Our data indicate that exposure of platelets in PRP to rotablation at 150 000 rpm or more for as little as 1.1 seconds can cause the platelets to be activated such that they undergo aggregation when stirred at 37°C. Although our experimental procedures differ significantly, our data are consistent with the preliminary report by Reisman et al13 of speed-dependent, rotablation-induced platelet aggregation of heparinized miniswine whole blood. We also observed in our PRP system that c7E3 Fab significantly inhibits but does not eliminate rotablation-induced platelet aggregation. In contrast, antibody 6D1 had minimal effects on aggregation, and adding 6D1 to c7E3 Fab did not enhance the c7E3 Fab effect. Although aspirin appeared to have a small effect in decreasing platelet aggregation in response to low-speed rotablation, it was not statistically significant. Combining aspirin with c7E3 Fab did not further reduce platelet aggregation. Thus, thromboxane A2 production does not seem to be crucial for high-speed rotablation–induced platelet aggregation, whereas much but not all of the aggregation depends on the GP IIb/IIIa receptor.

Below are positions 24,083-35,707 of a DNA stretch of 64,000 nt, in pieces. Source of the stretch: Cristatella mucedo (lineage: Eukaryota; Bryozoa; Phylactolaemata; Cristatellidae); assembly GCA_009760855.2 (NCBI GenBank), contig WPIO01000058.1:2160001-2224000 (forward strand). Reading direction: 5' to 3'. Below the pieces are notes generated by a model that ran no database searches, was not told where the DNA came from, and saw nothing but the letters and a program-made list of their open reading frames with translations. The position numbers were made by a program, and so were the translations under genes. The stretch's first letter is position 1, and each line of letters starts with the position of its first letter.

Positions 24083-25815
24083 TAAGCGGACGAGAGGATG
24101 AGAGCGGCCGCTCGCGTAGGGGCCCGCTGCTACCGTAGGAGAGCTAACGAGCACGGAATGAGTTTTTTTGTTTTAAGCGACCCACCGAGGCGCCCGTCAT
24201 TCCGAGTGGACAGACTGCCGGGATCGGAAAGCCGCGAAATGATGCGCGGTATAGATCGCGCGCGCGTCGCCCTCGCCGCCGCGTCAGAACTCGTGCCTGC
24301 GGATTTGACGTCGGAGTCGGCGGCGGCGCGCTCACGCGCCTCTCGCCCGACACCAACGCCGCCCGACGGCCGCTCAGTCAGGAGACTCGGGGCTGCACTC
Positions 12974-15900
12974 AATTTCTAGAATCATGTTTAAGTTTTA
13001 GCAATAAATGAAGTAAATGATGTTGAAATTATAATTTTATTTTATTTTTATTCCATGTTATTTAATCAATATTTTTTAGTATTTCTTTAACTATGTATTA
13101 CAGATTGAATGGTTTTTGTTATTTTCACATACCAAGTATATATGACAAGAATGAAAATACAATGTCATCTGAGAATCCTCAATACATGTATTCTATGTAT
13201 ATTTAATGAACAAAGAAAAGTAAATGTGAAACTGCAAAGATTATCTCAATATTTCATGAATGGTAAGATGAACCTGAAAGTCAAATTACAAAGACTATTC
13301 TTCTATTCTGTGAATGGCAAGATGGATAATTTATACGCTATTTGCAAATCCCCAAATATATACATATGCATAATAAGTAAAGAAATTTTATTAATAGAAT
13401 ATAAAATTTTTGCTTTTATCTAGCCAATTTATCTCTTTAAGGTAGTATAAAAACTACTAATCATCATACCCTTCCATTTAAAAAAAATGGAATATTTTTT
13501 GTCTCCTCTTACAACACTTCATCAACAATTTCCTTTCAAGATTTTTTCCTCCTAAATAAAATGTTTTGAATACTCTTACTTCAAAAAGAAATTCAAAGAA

High shear stress produced by a cone-and-plate viscometer or other devices has been shown to activate platelets and lead to platelet aggregation.14 15 Previous work suggests that the mechanism of activation involves the binding of von Willebrand factor to GP Ib, followed by an increase in cytoplasmic ionized calcium, leading to activation of the GP IIb/IIIa receptor, binding of fibrinogen to GP IIb/IIIa, and finally aggregation of platelets.16 Shear-induced platelet activation and aggregation has consistently been inhibited in other model systems by blocking of the GP Ib receptor,7 8 17 and yet the 6D1 antibody was not effective in our studies. This suggests that the mechanism of rotablation-induced platelet activation differs from that induced by high shear forces. Because we observed release of ATP when platelets were exposed to rotablation speeds of 150 000 and 180 000 rpm, it is possible that the aggregation is largely due to a combination of activation-dependent and lytic release of ADP from dense granules and the cytoplasmic pool of adenine nucleotides at the same time that the ATP is released from the same sites. Our results with c7E3 Fab are consistent with this interpretation, because c7E3 Fab blocks ADP-induced platelet aggregation.9 Because c7E3 Fab did not completely eliminate platelet aggregation, other mechanisms may be involved.
Electron microscopy and LDH measurements provided further evidence of rotablation-induced platelet lysis. Transmission electron micrographs of PRP subjected to rotablation at 180 000 rpm demonstrated rupture of plasma membranes, loss of intact granules, and the appearance of rounded forms. High-speed rotablation also led to LDH release, providing additional evidence of platelet lysis. The lysis, however, was considerably less than that caused by repeated freezing and thawing.